If you think you might not be into research and you still want to go into a very competitive specialty, you might have a very poor outcome when it comes time to match day, and it would be better to know that up front I think than later.
Josh Mettle: No doubt, no doubt. Listeners, go to www.DocOdds.com, check out what examples they have there on the website. That was really a cool visual. I want to wrap with this, and then I’ll ask if you have any other ideas, but you talked a little bit about the US physician shortage, and one of the ways that you see that Doc Odds can be relevant and contribute is by helping to take a chip away from that. Tell us a little bit about that challenge, and then how Doc Odds could be potentially part of the solution.
Jacob K.: I’m going to go back to the statistic that about 13,000 medical student applicants don’t match each year, and I think some of that ability to match has to do with expectation, so whether a medical student understands that they need to do certain things to get into a competitive specialty, and if they don’t know that or aren’t getting good advice for that, then they’re applying to a specialty that they’re set up to fail in regards to the residency match.
Then we have an MD who cannot progress to the training portion of their residency and therefore contributes to the physician shortage even though it’s a potential physician that could be in our healthcare marketplace, so I think what Doc Odds wants to do is to really help match those expectations from a planning standpoint so that medical students understand what they need to do to match into the specialty that they want, and if they notice using our statistics and our services that their expectations are off, that they can change their specialty or move into a specialty that they are still interested in, but have a better chance of matching in and also contributing to our health care workforce.
And I think if they’re able to match those expectations that we can try to solve some of the gap that’s going to be growing in our physician shortage.
Josh Mettle: That’s great. I’m a business guy, and I own several small businesses, and I’m always looking for the bottleneck. How do you get the toothpaste out of the toothpaste container faster? You need a bigger opening, but the same thing applies with business, and that’s really what you just explained. “Hey, we’ve got this need, and we’ve got to get these medical school students in the right specialties and properly prepared,” and that’s one of the bottlenecks. Your whole business idea is how do we make that opening a little wider or a little more efficient to help get rid of or alleviate the bottleneck there.
Jacob K.: It’s really interesting you say that, because over the last 10 years, there have been more medical schools that have opened up producing additional medical students, but the real bottleneck to being able to practice medicine in the US is actually going through a residency and getting that board certification in whatever specialty that you want. Residency is partly funded through the hospital organizations, but a large part of the funding is actually through CMS and the federal government, and they actually cap the number of residency spots that were being funded in the late 90s, I believe.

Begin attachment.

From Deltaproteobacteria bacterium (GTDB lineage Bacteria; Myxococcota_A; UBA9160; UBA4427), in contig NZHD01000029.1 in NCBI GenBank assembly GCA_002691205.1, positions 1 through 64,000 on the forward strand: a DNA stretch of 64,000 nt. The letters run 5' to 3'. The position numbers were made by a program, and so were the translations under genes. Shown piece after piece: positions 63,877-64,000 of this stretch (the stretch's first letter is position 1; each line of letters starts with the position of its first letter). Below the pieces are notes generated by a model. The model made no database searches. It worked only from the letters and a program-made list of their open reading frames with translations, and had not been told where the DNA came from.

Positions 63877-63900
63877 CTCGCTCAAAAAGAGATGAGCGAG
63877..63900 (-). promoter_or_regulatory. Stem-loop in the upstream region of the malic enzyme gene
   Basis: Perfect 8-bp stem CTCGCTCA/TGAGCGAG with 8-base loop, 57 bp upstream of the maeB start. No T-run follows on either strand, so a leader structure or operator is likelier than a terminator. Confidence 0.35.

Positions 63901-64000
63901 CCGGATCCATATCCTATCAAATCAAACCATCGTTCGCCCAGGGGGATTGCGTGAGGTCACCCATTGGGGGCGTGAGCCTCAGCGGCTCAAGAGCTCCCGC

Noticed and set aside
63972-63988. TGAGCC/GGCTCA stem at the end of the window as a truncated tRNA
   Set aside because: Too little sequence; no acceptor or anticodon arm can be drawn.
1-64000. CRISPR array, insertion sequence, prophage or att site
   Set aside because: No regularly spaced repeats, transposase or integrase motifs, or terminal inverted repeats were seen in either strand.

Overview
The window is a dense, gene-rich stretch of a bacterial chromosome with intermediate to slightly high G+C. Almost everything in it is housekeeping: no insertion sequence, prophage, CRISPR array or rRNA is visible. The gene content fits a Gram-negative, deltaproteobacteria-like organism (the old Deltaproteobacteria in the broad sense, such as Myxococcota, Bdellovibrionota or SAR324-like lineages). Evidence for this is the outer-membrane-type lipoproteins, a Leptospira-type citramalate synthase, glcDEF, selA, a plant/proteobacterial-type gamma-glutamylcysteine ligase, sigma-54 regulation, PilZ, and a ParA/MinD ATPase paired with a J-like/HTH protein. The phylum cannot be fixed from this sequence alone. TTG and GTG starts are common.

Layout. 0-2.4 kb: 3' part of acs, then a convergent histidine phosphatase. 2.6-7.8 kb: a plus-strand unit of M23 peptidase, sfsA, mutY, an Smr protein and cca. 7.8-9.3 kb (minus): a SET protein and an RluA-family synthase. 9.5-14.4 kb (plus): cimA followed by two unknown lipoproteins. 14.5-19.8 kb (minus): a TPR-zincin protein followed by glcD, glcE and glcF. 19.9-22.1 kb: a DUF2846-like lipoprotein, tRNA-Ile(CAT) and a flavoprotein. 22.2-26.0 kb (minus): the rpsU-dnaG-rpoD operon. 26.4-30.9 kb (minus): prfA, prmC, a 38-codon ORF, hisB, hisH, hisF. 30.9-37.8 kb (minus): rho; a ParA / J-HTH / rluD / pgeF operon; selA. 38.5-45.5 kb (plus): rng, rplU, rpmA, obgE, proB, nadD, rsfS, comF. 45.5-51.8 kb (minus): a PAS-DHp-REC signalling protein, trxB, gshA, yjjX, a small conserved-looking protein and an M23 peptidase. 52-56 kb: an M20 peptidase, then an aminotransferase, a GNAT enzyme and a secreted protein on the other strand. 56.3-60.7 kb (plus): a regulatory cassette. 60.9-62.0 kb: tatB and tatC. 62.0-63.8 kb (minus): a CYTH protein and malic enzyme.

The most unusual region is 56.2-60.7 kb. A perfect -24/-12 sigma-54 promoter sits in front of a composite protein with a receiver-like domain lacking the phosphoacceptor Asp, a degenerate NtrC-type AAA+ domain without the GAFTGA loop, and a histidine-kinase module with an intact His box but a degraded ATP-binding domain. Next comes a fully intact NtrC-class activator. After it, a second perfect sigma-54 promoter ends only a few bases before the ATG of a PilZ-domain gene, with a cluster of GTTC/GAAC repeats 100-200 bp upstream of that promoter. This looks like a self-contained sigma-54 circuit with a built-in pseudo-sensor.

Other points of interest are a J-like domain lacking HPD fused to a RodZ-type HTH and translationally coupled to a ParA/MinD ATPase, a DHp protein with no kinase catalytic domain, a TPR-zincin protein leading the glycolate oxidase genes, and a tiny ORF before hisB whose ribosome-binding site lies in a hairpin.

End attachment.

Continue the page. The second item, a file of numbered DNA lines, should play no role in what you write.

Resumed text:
There’s some legislation recently to see if they could uncap that, but I think if we really want to expand residency and really try to widen that rate limiting step of going from med school to residency, I think some legislation will be needed in order to help that out.
Josh Mettle: Well until then, you just coach the medical students on which specialties they should be going for and how they stack the deck to get into the specialties they want.
Jacob K.: Exactly.
Josh Mettle: Yeah, love it. We’re coming towards the end here. This has been awesome. Tell us and share with our listeners anything else that you think would be important for them to know about increasing their odds of matching or anything else you want to close with that you think would be really valuable to the listeners.
Jacob K.: Sure. I really encourage all the medical students to head to our website www.DocOdds.com. I think one of the most important things that medical students can take advantage of is just really knowing which variables for a specialty matter the most. We don’t want you to waste your time doing volunteer experiences if it’s not needed for your residency application.
We want you to focus on the variables that matter so that you can achieve the goals that you want and become the specialist or the primary care physician that you really want to be and at the program that you want to be, so we really encourage you to visit us, use our statistics to the best of your abilities, and if your medical school wants to use us on an institutional level, we’re happy to work with them as well.
Josh Mettle: Great. Thanks so much for sharing so generously with me. I think this was one of the funnest podcasts we’ve done. If people want to reach out, you’ve given them the website, www.DocOdds.com. Is there any other way that they can contact you or someone to get additional advice?
Jacob K.: Yeah, absolutely. You can feel free to email us as email@example.com or you can email me personally which is firstname.lastname@example.org, and we’ll get back to you as soon as we can.
Josh Mettle: Thanks again man. This was a great podcast. Appreciate you being with us today.
Jacob K.: Thanks so much Josh. I appreciate it too.
Learn more at www.docodds.com